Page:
Yesterday morning as I pulled up to Maggie’s school in Ipswich, several teachers stood outside welcoming students, clapping and shouting, “It’s science day!” Maggie jumped out of the car with her contribution, a box of aluminum foil to be used for some experiment. Can’t remember having a lesson in science when I was in the second grade. So many notions about girls and science and math are no more. Gone for good, I hope.
Maggie returned from school full of stories about science day. The next morning as we drove to Beverly, she and Kate began making things in the backseat from the leftover aluminum foil. Kate molded a hat for her head, while Maggie formed a bowl and a heart. Both were quiet as their imaginations took shape. Pretty soon Kate started singing, “I love my gingerbread man that I just made. I love him so much. I made you. I love you.” It didn’t take long for me to imagine God, the Creator, singing to each of us, “I love you. I made you. I love you so much.”
On the counter where I write, a basket filled with red and green apples infuses the air with the scent of fall. Maybe it’s because I live in New England, where fall struts her stuff, that I look forward to this season that some dread. Some see it as a time when everything’s dying, when summer’s over. Gone. For me fall’s still so closely tied to the beginning of a new school year. It’s another chance to do better, learn more and discover again the redemptive gift of blank pages, pencils with points and erasers that work. It’s a spectacular season in these parts. I love stopping by farm stands laden with pumpkins, mums, cornstalks, butternut and zucchini squash,(never dies, only multiplies), fresh pressed cider and hot cider donuts.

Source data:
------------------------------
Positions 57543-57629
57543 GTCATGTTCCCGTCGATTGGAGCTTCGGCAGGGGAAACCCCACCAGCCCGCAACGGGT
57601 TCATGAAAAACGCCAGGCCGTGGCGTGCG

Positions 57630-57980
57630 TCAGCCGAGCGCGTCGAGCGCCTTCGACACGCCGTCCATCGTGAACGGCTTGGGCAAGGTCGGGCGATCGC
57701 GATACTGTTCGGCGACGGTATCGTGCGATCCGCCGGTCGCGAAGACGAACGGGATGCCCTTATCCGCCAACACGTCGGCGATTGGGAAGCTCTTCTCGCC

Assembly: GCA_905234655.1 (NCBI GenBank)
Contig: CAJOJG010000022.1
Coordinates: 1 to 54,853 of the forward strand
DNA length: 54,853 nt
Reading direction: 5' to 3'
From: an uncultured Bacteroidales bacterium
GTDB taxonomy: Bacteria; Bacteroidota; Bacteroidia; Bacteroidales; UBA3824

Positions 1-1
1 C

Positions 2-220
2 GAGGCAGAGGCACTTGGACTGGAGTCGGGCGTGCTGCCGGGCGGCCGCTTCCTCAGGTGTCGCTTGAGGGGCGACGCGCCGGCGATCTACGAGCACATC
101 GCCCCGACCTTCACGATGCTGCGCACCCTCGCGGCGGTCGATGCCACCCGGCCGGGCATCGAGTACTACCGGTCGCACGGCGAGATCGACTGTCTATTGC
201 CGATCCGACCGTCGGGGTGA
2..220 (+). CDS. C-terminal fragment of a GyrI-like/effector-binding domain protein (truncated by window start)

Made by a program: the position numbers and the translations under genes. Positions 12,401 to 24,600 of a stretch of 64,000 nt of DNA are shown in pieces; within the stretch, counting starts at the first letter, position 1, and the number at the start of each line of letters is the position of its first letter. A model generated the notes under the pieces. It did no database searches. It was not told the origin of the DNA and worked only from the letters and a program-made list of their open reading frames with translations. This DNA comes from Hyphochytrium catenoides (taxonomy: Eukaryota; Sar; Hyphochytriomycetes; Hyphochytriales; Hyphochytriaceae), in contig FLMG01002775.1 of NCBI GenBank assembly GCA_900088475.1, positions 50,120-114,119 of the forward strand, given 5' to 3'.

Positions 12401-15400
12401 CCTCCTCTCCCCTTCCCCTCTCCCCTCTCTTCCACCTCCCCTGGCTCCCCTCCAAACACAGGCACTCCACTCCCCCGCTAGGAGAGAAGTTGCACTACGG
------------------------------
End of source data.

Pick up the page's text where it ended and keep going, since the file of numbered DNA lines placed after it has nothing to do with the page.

Seasons give reasons to start fresh, take another look at the world, ourselves. They offer choice moments to clean house, decorate, appreciate, sort and pitch that which sometimes should be gone for good: the good of others, the good of the environment, and for our own good. Simplify. It’s on my bucket list.
Moments come when I feel overwhelmed with sadness that Jud’s gone, out of sight. Yet when Kate makes up songs, she reminds me to lift up my head and sing to the One who sings to me and you. Psalm 98:1 says to “Sing to the Lord, a new song, for he has done marvelous things…”
Recalling just a few of “the marvelous things God has done” tips the scale towards gratitude. Nudges me to risk and reach for the gift of new beginnings and the blessings hidden in blank sheets of paper, pencils with points and erasers that work.
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